Fiscal year-end assets under management (AUM) stood at $1.53 trillion, an increase of 8% from the previous year.
Returned $782 million to shareholders in dividends and share repurchases, which is 41% of adjusted net income.

Strategic Initiatives (20%)

Ms. Johnson drove significant progress on the firm’s multi-year strategic focus areas in fiscal year 2021 to maximize organic growth, execute on M&A, and position the Company to capitalize on increased industry change and emerging technologies.
In terms of notable organic growth, saw positive net flows in core growth areas, including alternatives, separately managed accounts (SMA), wealth management, and environmental, social & governance (ESG) specific strategies. Full year long-term, net-outflow attrition rate was 1.9% compared to 9.0% in the prior year (net outflows as a percentage of assets under management).
Successfully completed key integration-related initiatives for corporate functions and distribution related to the LM acquisition, including executing on plans to create a nimbler distribution model with a more region-centric sales approach.
Led work on additional strategic acquisitions, including Lexington Partners to bolster our alternative business. We also added sophisticated investment technology to customize portfolios for retail clients at scale through the acquisition of O’Shaughnessy Asset Management.
Over the course of the year, created a management team consisting of key representation from FT, LM and the SIMs. Maintained our culture, while invigorating collaboration and innovation across the firm.
Established the Stewardship and Sustainability Council, made up of ESG leaders across the SIMs, to fully leverage internal ESG investing expertise. Importantly, over 90% of FT’s AUM integrates ESG considerations into the investment process, and more than $200 billion in AUM is managed with this specific focus.

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COMPENSATION DISCUSSION AND ANALYSIS
 
 

Continued to champion the importance of D&I through multiple firmwide initiatives organized around People, Practices, and Public Commitment.
Continue to advocate digital asset strategies efforts, including applications for tokenization and blockchain technology in the asset management industry.
Continued to lead the corporate response to the pandemic. Maintained organizational stability and high-quality service, with the majority of employees working from home. Established a cross-functional Return to Office Steering Team to drive return to office plans, while prioritizing the health and safety of our employees.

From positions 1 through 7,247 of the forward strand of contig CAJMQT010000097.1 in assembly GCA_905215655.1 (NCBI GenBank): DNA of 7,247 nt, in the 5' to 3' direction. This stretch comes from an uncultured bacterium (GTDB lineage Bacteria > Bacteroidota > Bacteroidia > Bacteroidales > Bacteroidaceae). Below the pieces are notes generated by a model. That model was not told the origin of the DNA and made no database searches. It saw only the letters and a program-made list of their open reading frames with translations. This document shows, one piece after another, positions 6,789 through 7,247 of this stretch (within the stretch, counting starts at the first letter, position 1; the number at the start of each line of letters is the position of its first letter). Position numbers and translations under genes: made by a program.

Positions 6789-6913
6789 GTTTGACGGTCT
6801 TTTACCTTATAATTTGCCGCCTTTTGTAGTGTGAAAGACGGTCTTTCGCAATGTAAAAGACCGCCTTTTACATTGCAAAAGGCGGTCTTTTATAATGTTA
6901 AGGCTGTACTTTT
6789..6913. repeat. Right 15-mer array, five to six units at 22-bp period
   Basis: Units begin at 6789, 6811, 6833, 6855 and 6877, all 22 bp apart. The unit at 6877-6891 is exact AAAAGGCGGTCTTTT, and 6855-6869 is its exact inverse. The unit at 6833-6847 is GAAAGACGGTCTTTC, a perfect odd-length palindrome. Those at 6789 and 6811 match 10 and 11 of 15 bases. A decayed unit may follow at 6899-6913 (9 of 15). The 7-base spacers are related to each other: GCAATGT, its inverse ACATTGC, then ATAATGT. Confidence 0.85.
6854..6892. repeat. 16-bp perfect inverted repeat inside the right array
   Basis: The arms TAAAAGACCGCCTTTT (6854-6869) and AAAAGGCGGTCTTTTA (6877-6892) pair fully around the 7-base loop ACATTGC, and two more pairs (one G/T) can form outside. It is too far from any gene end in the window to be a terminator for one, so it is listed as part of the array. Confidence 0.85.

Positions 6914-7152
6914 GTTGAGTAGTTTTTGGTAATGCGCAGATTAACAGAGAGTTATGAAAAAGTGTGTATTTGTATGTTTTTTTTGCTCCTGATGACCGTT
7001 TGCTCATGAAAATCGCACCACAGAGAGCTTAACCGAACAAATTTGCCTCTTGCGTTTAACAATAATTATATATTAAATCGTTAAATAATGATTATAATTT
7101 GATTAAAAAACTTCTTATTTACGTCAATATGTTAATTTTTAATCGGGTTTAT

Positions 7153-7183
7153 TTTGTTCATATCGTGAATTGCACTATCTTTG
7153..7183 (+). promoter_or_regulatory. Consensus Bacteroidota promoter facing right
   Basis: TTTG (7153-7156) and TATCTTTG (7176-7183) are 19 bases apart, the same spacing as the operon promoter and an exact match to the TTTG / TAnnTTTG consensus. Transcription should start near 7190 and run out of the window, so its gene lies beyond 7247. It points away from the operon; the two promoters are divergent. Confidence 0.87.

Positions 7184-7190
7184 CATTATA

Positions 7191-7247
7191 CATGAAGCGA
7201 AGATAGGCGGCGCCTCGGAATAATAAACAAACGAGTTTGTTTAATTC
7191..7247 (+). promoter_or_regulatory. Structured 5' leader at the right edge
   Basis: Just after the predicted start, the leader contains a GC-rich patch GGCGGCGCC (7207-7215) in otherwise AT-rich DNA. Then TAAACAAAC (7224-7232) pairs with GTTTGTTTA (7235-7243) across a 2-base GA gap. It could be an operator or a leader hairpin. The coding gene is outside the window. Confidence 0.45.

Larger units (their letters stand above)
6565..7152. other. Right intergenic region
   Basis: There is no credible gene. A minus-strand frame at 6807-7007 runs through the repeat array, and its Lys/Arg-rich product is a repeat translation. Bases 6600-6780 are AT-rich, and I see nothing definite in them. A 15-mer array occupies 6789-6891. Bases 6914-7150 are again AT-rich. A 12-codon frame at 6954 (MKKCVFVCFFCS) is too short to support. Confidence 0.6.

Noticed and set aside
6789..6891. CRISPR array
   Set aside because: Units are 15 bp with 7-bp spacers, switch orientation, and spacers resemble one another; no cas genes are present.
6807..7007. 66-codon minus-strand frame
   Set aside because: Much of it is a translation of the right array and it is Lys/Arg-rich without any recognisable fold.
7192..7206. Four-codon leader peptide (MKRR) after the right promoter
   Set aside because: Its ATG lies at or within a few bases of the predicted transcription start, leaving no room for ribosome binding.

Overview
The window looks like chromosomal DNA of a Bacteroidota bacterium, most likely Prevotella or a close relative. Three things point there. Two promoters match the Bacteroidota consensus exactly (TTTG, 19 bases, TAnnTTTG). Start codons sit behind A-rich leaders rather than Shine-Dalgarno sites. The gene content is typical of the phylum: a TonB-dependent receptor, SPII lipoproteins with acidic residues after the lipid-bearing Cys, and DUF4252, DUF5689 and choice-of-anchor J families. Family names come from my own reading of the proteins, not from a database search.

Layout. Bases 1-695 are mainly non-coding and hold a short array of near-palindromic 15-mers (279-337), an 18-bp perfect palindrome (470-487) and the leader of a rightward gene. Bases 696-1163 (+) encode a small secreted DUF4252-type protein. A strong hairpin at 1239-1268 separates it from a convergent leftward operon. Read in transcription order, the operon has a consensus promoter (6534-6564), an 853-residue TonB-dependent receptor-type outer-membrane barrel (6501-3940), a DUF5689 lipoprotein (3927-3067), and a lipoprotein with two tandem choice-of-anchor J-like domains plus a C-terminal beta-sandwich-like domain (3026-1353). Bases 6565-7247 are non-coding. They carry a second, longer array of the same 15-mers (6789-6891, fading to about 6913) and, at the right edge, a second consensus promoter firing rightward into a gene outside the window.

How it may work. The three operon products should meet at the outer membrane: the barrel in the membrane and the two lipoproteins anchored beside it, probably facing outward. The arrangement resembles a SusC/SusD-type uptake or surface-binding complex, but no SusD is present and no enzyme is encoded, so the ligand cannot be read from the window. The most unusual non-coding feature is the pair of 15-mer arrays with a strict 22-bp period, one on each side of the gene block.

(1)

Benchmark comparisons are based on each strategy’s composite returns (composites may include retail SMA and mutual fund assets managed as part of the same strategy) as compared to a market index that has been selected to be generally consistent with the investment objectives of the account. Multi-asset strategies that lack benchmarks consistent with their investment objectives are excluded.

(2)

Mutual fund performance is sourced from Morningstar and measures the percentage of ranked fund AUM in the top two quartiles of their peer groups. Mutual Fund AUM measured for the 1-, 3-, 5- and 10-year periods represents 42%, 42%, 41% and 39%, respectively of the firm’s total AUM as of September 30, 2021.


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COMPENSATION DISCUSSION AND ANALYSIS
 
 

Gregory E. Johnson
Executive Chairman and Chairman of the Board
Mr. Johnson provided overall leadership for the Franklin Resources Board and set the ethical tone for the Board and the Company.
Onboarded four new Board members who replaced three long-serving independent board members and expanded the size of the board from 10 to 11.
Partnered with Ms. Johnson and CFO Matthew Nicolls on the exploration and development of capital markets strategies and served as advisor to the CEO and CFO on M&A strategic discussions and potential opportunities, including integration execution acquisitions.